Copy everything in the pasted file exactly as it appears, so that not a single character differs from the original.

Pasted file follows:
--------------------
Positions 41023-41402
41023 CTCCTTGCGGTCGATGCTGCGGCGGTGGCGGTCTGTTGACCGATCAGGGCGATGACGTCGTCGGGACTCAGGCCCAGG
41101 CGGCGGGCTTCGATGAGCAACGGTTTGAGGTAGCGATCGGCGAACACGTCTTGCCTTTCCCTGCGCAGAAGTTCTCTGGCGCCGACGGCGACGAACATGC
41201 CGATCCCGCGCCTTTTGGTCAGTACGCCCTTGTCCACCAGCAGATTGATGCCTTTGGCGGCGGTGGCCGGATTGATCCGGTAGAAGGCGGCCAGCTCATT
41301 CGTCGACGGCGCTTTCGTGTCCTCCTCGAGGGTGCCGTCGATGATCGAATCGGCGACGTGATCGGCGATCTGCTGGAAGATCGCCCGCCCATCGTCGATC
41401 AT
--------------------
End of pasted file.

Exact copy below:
Positions 41023-41402
41023 CTCCTTGCGGTCGATGCTGCGGCGGTGGCGGTCTGTTGACCGATCAGGGCGATGACGTCGTCGGGACTCAGGCCCAGG
41101 CGGCGGGCTTCGATGAGCAACGGTTTGAGGTAGCGATCGGCGAACACGTCTTGCCTTTCCCTGCGCAGAAGTTCTCTGGCGCCGACGGCGACGAACATGC
41201 CGATCCCGCGCCTTTTGGTCAGTACGCCCTTGTCCACCAGCAGATTGATGCCTTTGGCGGCGGTGGCCGGATTGATCCGGTAGAAGGCGGCCAGCTCATT
41301 CGTCGACGGCGCTTTCGTGTCCTCCTCGAGGGTGCCGTCGATGATCGAATCGGCGACGTGATCGGCGATCTGCTGGAAGATCGCCCGCCCATCGTCGATC
41401 AT